“You want to understand how power works in any society, watch who is carrying the shame and who is doing the shaming.” – Shailja Patel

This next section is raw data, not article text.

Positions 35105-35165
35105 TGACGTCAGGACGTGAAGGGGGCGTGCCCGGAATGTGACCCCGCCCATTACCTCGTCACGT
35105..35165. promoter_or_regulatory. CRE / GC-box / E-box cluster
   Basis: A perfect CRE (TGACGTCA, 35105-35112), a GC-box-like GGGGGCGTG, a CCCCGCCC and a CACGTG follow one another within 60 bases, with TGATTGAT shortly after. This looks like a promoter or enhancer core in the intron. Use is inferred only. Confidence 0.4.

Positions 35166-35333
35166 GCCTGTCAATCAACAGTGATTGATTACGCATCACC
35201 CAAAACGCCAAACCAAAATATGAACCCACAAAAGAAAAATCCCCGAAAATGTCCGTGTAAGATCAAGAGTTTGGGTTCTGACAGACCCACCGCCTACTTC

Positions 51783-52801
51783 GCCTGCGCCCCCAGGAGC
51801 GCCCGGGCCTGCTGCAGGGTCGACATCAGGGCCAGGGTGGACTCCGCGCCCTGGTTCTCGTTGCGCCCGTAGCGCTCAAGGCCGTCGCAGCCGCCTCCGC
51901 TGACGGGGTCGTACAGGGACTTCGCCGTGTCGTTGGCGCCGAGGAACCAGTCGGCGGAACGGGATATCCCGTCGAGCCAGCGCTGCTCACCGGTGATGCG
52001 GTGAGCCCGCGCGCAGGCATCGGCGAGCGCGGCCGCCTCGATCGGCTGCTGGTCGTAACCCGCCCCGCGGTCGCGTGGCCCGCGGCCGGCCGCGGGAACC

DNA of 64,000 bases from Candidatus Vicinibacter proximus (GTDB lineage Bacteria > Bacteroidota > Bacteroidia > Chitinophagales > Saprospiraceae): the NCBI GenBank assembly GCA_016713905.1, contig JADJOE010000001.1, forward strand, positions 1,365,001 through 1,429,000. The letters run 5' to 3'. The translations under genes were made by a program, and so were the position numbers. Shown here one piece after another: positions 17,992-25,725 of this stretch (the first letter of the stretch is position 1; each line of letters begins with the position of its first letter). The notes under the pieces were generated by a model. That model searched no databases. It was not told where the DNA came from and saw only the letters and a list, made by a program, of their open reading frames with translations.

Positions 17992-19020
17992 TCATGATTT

I am currently reading Rape: A South African Nightmare by Prof Pumla Gqola in a hope to better understand where we are as a country on the subject of rape, and from that discern what my role is, because we all can and must do better. The one part that has gripped me is where Prof Gqola speaks on Shame; and how it is a “function of oppression”, and how the act of shaming speaks to “who is valued and who is invisibilised in any society”. Which got me thinking on the concept of grievability (as discussed by Judith Butler); the idea that certain lives (read women in this case) cannot be held as being injured or lost, and in the case of rape violated, if they are not in the first place held as living – because how do we grieve someone, and what they have lost in being violated, that was essentially never alive to begin with? Therefore there is a need to interrogate the shaming of women and black women specifically, as it relates to sexual violence; because it is only logical that the ones who should be shamed and ashamed are those who have behaved badly – the rapists. It is therefore evident that shame is the creation of dehumanisation; “and [that] all the systems [such as patriarchy] of violent oppressive power produce shame in those they brutalise”. An example of this dehumanisation can be seen through the idea that there are people who can be raped and those who cannot, which goes back to the issue of grievability. Black women fall into that category of people who cannot be raped because their very existence is hypersexualised, and their lives are not seen as legitimate unless linked in some shape or form to that of a man – especially in relation to satisfying the sexual pleasures of men. The magnitude of Shame that they experience when they speak up about their violation, is not surprising, because how dare they defy the powers that be by acting like they matter in any way. And that further emphasizes that those that are favoured by patriarchy do not necessarily live in fear of being sexually violated – “they have been taught safety” – because they are the ones who hold the power to use sexual violence to communicate the magnitude of patriarchal power, to enforce submission and to punish those who dare to defy it. So how do we go about disrupting this narrative? I think we can achieve this by learning to not make shame a negative emotion but one that is a catalyst; because our failure to do this will ensure that the narrative surrounding Shame in relation to rape will continue to be illegitimately held and our stories will never be told in the ways that they should be. We need to be more proactive in breaking the silence; and by that I mean that we actually need to start talking about rape (specifically looking at dispelling the myths), talking about the micro and macro aggressions of rape culture, that we name and shame rapists (because the time of pretending that they are people we don’t know, who come from a different planet is over). And in addition to the abovementioned, and all the other strategies that exist (such as protests), we need ways in which to reclaim Shame that dismantle the current power dynamic – ways that change the dominant narratives and responses to sexual violence, ways that move the South African society to understand that rape is something that actually happens because our in our country, especially in relation to rape, “ to treat women as though they do not matter is deeply engrained in our culture…”.